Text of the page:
All Commentary
Saturday, June 1, 2002

Internal Improvement: National Public Works and the Promise of Popular Government in the Early United States by John Lauritz Larson

Can Transportation Networks Be Centrally Planned?

University of North Carolina Press • 2001 • 324 pages • $55.00 cloth; $19.95 paperback

Reviewed by Burton Folsom, Jr.

In 1805 Thomas Jefferson, in his second inaugural address, focused attention on the limited government of his presidency: “[I]t may be the pleasure and the pride of an American to ask, What farmer, what mechanic, what laborer ever sees a taxgatherer of the United States?” Little did Jefferson know that the issue of “internal improvements at federal expense” would unleash the taxgatherers during his second term to support an abundance of canal building from the coast of Maine to Athens, Georgia.

Professor John Larson of Purdue University sympathizes with plans—especially the Gallatin Plan of 1808—to unite America with a network of federally funded canals, post roads, and other improvements. What’s more, Larson finds such extra-constitutional actions consistent with republican ideals. “It is my contention,” Larson argues, “that the positive use of government power for popular constructive purposes, such as public works of internal improvement, never was proscribed by republicanism.” He commends, for example, “[George] Washington’s vision of a rising empire, guided from the center by benevolent government and striving toward some splendid republican future.” By contrast, those “capitalists” who wanted to build internal improvements with private funds Larson dismisses as localistic, obstructionist, and narrowly partisan.

Larson laments that the latter group usually won the congressional battles in the early 1800s and prevented the national planning of America’s transportation network. The states then began building their own canals. Much of this state-directed construction, Larson concedes, was a failure, but he still prefers state planning to private enterprise. He spends many pages describing the Erie Canal and commending the New York legislature for funding it. Since the Erie Canal brought in millions of dollars of profit in tolls, Larson sees it as a microcosm of what could have happened nationally if we had only tried public planning.

Despite an abundance of research, Larson’s analysis is often superficial and weak. The first problem is with typology. Both planners and capitalists wanted internal improvements—the question was how to fund them. The Founders refused to grant the federal government the power to tax generally to build canals locally. Presidents Jefferson and Monroe, among others, urged the planners to pass a constitutional amendment before going forward with their schemes.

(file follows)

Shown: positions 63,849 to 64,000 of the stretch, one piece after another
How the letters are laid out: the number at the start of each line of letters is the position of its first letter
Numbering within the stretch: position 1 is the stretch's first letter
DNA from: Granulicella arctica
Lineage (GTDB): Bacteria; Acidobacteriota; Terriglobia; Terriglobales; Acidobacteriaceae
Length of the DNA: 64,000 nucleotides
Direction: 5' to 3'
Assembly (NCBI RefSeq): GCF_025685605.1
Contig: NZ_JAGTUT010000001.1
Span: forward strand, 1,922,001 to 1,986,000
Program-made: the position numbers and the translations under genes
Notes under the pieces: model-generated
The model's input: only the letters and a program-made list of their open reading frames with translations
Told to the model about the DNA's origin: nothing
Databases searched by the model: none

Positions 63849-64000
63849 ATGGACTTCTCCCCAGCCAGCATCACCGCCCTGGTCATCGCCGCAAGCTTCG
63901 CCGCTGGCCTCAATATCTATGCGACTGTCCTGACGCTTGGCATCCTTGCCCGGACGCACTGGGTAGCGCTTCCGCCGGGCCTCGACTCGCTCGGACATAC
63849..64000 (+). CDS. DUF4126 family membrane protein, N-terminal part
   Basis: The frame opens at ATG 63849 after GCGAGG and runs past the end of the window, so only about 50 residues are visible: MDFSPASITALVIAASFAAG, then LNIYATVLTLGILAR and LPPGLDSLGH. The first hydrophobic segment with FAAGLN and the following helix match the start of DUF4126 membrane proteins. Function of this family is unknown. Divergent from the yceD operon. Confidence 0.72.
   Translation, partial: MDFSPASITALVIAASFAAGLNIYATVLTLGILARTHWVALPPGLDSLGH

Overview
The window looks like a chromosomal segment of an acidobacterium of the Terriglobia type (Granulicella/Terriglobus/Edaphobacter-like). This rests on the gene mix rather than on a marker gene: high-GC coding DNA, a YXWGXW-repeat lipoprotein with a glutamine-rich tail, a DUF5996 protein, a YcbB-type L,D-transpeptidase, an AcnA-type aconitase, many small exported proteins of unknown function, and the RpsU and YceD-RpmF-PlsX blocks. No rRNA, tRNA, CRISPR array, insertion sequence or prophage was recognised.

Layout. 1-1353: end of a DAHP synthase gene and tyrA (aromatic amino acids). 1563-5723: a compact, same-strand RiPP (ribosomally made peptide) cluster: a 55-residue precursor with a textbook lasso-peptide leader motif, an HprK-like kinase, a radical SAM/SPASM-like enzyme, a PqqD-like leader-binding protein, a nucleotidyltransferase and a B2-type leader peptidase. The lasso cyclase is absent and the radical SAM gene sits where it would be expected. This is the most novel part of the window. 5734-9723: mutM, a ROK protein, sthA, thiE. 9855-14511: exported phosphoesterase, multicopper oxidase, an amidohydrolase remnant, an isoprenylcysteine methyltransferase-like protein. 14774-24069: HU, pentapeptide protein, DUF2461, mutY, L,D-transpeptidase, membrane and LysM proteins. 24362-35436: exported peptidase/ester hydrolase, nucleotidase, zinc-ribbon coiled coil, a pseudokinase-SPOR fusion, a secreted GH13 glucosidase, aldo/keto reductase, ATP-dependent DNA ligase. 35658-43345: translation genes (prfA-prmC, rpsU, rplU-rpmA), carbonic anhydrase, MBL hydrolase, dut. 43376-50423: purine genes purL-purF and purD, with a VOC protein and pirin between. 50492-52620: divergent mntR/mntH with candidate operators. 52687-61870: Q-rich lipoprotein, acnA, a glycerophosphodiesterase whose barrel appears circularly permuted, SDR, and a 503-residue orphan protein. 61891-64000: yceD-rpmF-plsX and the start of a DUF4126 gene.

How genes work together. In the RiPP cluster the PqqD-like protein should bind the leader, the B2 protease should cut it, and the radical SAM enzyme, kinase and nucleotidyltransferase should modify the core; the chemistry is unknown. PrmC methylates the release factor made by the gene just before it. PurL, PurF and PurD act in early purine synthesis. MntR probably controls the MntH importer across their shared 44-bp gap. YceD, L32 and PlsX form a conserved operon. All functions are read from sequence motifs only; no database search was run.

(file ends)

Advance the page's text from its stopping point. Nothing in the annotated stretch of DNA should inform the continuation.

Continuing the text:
Larson’s second problem is that national planning is hard to impose on a nation with a representative government. What if voters change their minds on where they want canals? Or, if they want railroads instead, whether they want them built with expensive T-rails or cheaper strap-iron rails. Strong changes in the composition of Congress—not to mention the inherent problems of voter self-interest, overly bureaucratic planning boards, and the almost daily adjustments necessary with new technologies—make any national plan almost impossible to direct centrally.

Larson’s third problem is that the internal improvements ultimately built by the various state governments were usually inferior to the ones built by private enterprise. Larson described the typical government-run canal when he said, “Early projects often failed, soaking up great sums of investment capital while yielding little or no general benefit.” State after state—Illinois, Indiana, Ohio, Michigan, among others—tried to build transportation networks only to watch them collapse ignominiously through mismanagement, poor planning, miscalculated funding, and partisan politics. Pennsylvania tried to copy the Erie Canal only to run up such catastrophic debt that the state had to declare bankruptcy. Even New York ran into debt because it built other canals that were all unprofitable and soaked up the capital gained by the success of the Erie Canal.

Governor Stevens T. Mason, who presided over the failed canals and railroads in Michigan, eventually called the fever to build at taxpayer expense the “false spirit of the age.” Upstate New York, with its excellent and atypical geography, topography, and river system, was a natural choice and the Erie Canal would have been profitable whether built by state or private funds. States that followed the Erie Canal example were later eager to privatize their failed transportation system. Larson is simply wrong when he says that in Michigan (and, by implication, elsewhere), “it was with great reluctance that voters embraced the privatization of their transportation networks.” In fact, Michigan voters went to the polls with gusto in 1851 to amend the state constitution to say “the [s]tate shall not be a party to or interested in any work of internal improvement.”

After the canal era, national planning and federal subsidies in transportation continued to fail. Private enterprise consistently worked better in the steamship business, in the building of the transcontinental railroads, and in developing the airplane. Internal Improvement contains useful information on early transportation, but its interpretation is unsupportable.

  • Burton Folsom, Jr. is a professor of history at Hillsdale College and author (with his wife, Anita) of FDR Goes to WarHe is a member of the FEE Faculty Network